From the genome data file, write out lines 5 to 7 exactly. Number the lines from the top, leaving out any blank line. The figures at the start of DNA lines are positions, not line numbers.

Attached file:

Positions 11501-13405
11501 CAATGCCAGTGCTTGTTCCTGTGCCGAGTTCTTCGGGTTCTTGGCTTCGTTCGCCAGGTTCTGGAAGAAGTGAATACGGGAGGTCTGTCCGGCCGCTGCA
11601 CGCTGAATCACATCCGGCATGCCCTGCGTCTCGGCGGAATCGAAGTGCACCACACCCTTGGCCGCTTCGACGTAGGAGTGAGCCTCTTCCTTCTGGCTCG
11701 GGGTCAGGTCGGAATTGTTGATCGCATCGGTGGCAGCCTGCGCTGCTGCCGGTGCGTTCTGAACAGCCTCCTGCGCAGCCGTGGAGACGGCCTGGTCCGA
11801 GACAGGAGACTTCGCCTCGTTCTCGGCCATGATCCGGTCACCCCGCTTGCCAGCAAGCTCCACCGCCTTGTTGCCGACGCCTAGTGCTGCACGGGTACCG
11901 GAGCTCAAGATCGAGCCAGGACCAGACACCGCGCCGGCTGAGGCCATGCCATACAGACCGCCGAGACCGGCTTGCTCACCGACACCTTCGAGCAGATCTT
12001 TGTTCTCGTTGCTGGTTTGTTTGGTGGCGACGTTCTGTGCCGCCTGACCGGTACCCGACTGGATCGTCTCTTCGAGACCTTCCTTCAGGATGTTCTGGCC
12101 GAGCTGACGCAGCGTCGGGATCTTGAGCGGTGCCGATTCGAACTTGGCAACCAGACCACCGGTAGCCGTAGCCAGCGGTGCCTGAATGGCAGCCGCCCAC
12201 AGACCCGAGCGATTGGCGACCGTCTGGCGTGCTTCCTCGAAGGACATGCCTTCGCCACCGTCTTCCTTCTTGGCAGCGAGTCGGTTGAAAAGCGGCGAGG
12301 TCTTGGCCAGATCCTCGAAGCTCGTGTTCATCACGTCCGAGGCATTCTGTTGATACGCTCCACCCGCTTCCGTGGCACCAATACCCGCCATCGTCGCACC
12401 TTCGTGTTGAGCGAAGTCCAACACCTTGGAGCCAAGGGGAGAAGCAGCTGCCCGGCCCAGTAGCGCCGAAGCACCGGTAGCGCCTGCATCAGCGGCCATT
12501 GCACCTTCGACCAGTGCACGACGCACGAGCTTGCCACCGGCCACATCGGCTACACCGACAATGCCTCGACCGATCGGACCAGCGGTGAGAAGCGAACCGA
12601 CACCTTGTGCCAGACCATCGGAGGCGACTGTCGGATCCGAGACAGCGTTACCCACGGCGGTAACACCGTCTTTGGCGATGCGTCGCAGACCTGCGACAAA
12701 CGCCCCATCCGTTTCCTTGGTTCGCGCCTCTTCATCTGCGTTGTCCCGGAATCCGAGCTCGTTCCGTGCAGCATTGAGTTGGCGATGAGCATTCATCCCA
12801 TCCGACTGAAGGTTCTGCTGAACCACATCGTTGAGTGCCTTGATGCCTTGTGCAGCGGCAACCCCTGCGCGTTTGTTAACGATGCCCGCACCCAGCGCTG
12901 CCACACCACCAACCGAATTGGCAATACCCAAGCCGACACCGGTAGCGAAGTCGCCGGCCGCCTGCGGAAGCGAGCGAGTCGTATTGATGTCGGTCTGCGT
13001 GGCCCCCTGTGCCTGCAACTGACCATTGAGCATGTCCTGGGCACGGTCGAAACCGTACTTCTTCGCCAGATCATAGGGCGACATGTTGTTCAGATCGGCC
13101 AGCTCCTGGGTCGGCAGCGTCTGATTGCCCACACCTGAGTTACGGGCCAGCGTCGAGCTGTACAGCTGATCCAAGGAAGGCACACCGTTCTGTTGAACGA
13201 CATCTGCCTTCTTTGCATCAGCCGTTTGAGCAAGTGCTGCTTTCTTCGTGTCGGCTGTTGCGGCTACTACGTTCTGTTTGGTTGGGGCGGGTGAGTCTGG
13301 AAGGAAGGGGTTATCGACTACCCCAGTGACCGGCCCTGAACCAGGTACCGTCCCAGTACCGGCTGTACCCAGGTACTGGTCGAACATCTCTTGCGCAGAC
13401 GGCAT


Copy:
11801 GACAGGAGACTTCGCCTCGTTCTCGGCCATGATCCGGTCACCCCGCTTGCCAGCAAGCTCCACCGCCTTGTTGCCGACGCCTAGTGCTGCACGGGTACCG
11901 GAGCTCAAGATCGAGCCAGGACCAGACACCGCGCCGGCTGAGGCCATGCCATACAGACCGCCGAGACCGGCTTGCTCACCGACACCTTCGAGCAGATCTT
12001 TGTTCTCGTTGCTGGTTTGTTTGGTGGCGACGTTCTGTGCCGCCTGACCGGTACCCGACTGGATCGTCTCTTCGAGACCTTCCTTCAGGATGTTCTGGCC